Donald Trump is considering Richard Grenell, the gay U.S. ambassador to Germany to replace Nikki Haley as UN Ambassador. Grenell’s role in Germany caused controversy after he breached protocol and gave an interview to Breitbart saying he wanted to “empower other conservatives throughout Europe.”
Politico reports: ‘Trump initially seemed to rule out choosing Grenell for the job, telling reporters he’d prefer to keep him in Germany. “Ric is doing so well that I wouldn’t want to move him,” the president told reporters last week shortly after Haley announced her plans to step down by the end of the year. But in recent days, several of Trump’s closest advisers have put forward Grenell’s name again, pointing to his seven-year stint as the United States’ U.N. spokesman.’
Grenell has plenty of other controversy in his past, as the Washington Blade noted: “Grenell waited nearly eight months for confirmation in the Senate. Grenell faced opposition over mean tweets about the appearance of women, including Hillary Clinton, Rachel Maddow and Callista Gingrich, and tweets downplaying the impact of Russia meddling in the 2016 election.”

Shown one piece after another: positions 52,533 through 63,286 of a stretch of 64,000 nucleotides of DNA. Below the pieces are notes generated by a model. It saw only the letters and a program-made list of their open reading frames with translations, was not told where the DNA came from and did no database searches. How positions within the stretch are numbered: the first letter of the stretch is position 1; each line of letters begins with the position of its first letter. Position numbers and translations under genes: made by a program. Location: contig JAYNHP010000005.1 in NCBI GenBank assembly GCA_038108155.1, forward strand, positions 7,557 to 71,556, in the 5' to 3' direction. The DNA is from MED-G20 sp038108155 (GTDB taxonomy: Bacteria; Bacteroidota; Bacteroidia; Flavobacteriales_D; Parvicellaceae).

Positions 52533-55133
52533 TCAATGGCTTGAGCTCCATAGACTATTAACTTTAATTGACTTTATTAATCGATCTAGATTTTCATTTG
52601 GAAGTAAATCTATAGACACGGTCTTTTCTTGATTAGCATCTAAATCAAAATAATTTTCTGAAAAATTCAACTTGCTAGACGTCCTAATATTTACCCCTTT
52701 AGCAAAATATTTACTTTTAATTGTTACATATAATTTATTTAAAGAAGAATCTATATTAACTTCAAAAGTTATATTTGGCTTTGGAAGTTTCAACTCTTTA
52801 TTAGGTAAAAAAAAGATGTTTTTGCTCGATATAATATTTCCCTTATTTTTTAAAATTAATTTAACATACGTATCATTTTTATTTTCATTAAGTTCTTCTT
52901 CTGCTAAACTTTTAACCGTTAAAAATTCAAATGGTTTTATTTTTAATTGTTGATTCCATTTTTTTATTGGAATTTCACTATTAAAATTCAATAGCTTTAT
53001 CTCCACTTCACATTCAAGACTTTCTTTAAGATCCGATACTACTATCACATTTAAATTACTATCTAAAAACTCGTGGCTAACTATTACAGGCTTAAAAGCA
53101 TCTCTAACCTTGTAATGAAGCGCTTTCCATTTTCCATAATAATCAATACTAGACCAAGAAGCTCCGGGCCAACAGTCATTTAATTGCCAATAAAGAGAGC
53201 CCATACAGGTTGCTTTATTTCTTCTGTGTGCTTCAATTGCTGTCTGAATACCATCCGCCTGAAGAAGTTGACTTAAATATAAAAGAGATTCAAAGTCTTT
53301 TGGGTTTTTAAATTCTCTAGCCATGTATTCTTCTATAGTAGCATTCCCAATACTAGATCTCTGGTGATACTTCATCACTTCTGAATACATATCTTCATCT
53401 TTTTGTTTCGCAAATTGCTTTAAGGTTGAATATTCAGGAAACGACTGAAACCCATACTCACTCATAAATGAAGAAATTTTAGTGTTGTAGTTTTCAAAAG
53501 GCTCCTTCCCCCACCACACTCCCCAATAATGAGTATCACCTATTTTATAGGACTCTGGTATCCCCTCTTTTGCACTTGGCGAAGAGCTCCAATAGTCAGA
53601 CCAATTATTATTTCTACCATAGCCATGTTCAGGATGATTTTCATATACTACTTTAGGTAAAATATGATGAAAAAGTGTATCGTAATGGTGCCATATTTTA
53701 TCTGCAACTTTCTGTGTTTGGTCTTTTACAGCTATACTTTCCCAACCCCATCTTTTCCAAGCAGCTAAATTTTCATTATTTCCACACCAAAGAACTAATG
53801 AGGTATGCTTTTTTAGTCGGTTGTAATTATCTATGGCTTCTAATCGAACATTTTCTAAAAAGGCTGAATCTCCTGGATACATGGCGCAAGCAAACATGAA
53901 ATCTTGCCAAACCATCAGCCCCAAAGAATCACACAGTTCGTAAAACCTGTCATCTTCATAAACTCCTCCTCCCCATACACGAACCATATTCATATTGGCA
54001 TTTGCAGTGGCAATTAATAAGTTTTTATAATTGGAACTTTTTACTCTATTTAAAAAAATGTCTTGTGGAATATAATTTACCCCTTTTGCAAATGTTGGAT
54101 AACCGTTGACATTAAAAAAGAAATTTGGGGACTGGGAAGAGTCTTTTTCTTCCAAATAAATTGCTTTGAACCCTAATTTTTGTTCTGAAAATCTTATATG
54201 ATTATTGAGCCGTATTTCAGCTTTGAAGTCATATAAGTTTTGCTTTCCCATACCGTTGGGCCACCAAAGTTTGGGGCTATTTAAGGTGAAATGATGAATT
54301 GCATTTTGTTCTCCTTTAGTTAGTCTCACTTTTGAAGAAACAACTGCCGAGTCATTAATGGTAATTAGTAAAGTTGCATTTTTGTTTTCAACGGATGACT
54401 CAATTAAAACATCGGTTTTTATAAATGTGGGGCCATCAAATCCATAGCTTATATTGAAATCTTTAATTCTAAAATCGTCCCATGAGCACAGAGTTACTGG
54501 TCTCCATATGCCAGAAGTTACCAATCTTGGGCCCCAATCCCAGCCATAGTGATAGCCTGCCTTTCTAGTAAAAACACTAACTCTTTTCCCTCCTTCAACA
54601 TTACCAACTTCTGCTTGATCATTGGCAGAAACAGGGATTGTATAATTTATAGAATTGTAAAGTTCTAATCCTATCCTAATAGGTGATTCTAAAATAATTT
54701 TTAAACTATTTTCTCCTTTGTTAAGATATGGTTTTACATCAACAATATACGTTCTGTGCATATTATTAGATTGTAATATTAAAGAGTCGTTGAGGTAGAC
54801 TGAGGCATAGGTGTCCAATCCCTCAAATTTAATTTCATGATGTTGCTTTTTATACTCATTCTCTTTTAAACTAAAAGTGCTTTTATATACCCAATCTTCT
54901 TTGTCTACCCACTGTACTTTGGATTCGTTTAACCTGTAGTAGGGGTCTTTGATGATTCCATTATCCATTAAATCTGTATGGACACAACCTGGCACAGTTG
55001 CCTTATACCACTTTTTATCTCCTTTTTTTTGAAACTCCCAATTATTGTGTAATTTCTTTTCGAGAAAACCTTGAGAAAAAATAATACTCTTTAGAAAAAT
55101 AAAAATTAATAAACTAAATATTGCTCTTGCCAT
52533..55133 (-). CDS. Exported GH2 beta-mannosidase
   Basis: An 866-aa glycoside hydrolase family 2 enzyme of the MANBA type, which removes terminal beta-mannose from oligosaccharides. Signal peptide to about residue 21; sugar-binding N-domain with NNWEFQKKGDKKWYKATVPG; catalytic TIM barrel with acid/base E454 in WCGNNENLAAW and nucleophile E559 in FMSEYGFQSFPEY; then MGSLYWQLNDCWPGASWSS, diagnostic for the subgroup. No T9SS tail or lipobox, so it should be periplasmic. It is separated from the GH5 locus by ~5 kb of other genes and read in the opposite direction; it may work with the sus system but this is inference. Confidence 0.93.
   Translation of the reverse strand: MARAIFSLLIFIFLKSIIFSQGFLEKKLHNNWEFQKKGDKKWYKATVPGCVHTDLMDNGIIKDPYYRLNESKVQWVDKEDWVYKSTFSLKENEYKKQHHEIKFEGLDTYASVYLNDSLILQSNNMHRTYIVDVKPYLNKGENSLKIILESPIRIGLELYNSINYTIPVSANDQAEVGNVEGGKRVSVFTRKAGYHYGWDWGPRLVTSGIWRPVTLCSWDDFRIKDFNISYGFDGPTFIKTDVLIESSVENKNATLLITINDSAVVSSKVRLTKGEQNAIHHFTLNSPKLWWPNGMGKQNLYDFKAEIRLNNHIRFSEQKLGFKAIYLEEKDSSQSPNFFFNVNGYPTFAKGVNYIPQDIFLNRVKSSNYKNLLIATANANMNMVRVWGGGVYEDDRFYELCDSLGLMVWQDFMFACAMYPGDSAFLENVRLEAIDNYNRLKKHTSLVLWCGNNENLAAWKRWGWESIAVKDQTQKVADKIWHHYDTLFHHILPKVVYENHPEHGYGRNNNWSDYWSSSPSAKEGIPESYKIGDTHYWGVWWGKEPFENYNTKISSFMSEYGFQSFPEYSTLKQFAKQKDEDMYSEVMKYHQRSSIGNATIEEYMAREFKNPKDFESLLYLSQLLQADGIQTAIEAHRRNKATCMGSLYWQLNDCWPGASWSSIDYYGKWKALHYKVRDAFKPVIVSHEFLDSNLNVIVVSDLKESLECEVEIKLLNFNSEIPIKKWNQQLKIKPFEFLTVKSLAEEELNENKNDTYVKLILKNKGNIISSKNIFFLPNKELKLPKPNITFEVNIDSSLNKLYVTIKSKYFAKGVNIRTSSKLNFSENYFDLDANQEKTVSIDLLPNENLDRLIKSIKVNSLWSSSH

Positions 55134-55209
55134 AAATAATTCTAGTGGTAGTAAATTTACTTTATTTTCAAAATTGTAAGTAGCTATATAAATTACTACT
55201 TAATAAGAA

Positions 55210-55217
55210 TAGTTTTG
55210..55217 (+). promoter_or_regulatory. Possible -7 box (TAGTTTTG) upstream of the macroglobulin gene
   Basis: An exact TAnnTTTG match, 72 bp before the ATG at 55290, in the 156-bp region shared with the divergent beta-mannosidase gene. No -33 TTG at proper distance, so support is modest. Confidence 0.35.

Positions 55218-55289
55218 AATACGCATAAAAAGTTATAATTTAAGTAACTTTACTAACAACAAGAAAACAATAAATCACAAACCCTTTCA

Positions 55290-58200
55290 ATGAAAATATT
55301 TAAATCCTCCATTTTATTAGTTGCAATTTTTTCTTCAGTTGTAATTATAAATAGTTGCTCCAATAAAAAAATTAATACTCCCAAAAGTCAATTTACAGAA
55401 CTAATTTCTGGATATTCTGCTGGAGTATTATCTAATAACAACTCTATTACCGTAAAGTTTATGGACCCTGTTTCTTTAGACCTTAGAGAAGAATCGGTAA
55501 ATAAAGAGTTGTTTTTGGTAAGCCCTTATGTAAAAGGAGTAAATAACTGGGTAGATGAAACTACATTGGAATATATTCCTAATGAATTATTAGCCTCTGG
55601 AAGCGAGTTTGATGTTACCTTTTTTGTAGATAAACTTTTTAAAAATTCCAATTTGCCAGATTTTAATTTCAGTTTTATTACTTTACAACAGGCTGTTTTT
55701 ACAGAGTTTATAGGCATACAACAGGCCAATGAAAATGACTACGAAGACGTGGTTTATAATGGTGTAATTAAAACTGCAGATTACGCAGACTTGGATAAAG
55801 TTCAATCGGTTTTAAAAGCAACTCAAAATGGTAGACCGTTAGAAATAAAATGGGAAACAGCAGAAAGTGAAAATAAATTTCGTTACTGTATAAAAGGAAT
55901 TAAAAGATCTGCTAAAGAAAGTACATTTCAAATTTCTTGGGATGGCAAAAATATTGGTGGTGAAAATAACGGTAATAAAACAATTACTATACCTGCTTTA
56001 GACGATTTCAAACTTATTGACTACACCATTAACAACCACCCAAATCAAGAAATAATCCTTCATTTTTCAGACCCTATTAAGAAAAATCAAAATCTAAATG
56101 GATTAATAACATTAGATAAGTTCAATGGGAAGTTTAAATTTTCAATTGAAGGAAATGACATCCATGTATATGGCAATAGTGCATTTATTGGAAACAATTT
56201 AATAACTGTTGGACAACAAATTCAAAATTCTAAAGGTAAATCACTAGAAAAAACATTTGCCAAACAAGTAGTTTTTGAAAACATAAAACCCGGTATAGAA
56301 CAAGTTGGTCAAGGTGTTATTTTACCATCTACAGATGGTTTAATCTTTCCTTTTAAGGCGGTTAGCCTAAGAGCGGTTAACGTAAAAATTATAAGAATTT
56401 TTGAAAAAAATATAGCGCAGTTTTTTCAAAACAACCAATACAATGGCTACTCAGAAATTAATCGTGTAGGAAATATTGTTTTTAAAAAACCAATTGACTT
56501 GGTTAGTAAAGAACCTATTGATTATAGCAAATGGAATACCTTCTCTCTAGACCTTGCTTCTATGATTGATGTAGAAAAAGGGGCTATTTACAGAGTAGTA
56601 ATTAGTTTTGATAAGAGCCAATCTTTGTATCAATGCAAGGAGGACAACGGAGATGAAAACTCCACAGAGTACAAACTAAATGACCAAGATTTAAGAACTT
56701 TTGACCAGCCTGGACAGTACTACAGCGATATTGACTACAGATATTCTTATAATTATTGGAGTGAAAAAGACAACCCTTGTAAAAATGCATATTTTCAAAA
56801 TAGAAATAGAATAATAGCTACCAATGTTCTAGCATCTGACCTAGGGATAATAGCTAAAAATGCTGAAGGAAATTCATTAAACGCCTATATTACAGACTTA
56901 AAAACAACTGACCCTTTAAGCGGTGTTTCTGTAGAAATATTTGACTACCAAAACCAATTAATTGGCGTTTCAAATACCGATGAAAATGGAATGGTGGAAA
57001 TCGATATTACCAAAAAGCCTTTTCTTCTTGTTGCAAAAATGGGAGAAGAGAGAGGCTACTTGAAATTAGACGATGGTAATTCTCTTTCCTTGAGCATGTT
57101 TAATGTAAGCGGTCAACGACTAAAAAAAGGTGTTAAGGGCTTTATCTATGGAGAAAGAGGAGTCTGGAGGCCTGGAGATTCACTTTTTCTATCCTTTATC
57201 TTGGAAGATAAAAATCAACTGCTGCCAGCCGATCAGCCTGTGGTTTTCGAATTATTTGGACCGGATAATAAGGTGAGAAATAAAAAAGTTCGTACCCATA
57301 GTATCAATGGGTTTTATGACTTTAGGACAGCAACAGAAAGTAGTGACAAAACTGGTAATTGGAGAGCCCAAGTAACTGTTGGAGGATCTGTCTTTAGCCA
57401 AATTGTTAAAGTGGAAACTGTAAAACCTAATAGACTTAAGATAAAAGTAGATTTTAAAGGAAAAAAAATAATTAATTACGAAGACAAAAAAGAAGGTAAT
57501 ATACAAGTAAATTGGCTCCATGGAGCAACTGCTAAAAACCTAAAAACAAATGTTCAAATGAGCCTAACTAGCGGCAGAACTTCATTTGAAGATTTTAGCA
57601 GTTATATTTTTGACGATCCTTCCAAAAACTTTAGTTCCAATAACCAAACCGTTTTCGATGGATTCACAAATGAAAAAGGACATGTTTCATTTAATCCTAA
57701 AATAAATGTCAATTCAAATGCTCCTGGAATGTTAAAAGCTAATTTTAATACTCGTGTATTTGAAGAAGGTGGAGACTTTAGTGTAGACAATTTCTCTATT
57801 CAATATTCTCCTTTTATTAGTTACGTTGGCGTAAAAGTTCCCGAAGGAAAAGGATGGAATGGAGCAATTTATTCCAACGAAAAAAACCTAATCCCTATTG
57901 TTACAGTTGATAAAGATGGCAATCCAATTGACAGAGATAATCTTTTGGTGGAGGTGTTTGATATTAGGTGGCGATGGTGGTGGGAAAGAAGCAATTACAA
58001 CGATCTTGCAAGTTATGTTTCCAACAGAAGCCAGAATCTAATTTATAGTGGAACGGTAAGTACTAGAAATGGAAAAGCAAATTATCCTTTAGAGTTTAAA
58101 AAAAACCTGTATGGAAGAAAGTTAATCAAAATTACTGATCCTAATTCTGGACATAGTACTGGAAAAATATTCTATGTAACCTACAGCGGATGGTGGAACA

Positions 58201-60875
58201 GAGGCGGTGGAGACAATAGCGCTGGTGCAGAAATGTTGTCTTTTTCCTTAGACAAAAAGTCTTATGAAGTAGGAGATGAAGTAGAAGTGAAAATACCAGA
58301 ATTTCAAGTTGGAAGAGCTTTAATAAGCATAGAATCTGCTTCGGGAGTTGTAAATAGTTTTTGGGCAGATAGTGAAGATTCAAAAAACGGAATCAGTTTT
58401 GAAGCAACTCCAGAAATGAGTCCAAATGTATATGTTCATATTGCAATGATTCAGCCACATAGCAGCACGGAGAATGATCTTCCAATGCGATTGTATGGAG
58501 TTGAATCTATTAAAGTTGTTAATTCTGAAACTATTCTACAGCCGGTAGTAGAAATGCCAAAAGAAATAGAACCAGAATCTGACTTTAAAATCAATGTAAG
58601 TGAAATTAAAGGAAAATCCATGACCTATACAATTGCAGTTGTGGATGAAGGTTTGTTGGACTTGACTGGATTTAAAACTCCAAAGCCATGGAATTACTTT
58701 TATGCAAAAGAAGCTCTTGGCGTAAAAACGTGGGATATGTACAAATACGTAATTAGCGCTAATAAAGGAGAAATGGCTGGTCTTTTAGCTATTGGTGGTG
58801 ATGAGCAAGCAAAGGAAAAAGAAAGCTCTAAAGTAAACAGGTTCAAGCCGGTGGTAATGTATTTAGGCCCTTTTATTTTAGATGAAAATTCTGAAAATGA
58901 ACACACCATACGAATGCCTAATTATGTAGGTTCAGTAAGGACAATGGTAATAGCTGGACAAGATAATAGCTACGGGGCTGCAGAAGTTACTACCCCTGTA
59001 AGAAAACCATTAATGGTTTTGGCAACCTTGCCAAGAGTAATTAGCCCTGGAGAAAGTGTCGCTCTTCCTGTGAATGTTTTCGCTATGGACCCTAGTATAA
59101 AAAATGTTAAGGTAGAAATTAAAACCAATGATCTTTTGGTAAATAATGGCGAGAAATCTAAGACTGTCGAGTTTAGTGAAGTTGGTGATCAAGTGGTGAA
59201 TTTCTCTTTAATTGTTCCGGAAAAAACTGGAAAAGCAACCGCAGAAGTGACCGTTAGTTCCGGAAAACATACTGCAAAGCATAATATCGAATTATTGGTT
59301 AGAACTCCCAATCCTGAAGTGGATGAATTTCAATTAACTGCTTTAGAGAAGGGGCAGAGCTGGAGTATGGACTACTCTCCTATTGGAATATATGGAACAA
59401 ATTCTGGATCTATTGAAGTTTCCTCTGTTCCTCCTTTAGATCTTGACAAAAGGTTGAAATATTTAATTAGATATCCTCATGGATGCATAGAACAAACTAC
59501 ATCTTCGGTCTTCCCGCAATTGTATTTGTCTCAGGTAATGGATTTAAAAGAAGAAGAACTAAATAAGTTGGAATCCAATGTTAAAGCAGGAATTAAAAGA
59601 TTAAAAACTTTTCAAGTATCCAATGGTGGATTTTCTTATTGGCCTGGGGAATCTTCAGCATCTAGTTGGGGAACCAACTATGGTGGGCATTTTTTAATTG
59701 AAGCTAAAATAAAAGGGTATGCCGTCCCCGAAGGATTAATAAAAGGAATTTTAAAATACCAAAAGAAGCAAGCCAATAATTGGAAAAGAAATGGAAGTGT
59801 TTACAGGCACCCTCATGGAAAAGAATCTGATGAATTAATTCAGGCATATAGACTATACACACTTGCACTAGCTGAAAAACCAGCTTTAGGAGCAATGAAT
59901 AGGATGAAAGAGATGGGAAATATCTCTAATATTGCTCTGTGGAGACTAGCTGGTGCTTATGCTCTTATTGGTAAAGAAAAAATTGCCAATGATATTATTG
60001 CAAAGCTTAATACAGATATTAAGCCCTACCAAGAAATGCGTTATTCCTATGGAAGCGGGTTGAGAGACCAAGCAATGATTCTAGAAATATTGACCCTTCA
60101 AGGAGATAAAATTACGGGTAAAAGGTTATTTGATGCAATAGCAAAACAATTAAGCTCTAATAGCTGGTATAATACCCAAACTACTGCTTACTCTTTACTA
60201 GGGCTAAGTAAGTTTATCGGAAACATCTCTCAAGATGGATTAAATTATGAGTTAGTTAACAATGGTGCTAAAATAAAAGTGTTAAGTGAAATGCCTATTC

The White House on Grenell’s background:
“Mr. Grenell, a foreign policy writer and commentator, founded the international consulting firm Capitol Media Partners in 2010. For nearly two decades, he has served as the primary communications adviser for public officials at the local, state, Federal, and international levels, as well as for a Fortune 200 ranked company. Mr. Grenell is the longest serving United States spokesman at the United Nations (2001-2008) having served four United States Ambassadors. He earned a B.A. from Evangel University and an MPA from Harvard University’s John F. Kennedy School of Government.”
Grenell served as an advisor to Mitt Romney during his 2012 campaign for president but was forced to resign two weeks into the job after a campaign by social conservatives over his sexual orientation forced him out.
The American Family Association’s Bryan Fischer was among those leading the charge.
Argued Fischer in a CNN appearance: “Well, the point here is that personnel is policy. Everybody in D.C. says that. Personnel is policy. When Governor Romney picks somebody who is an activist homosexual and puts him in a prominent position, he’s sending a shout out, it seems to me, to the homosexual lobby.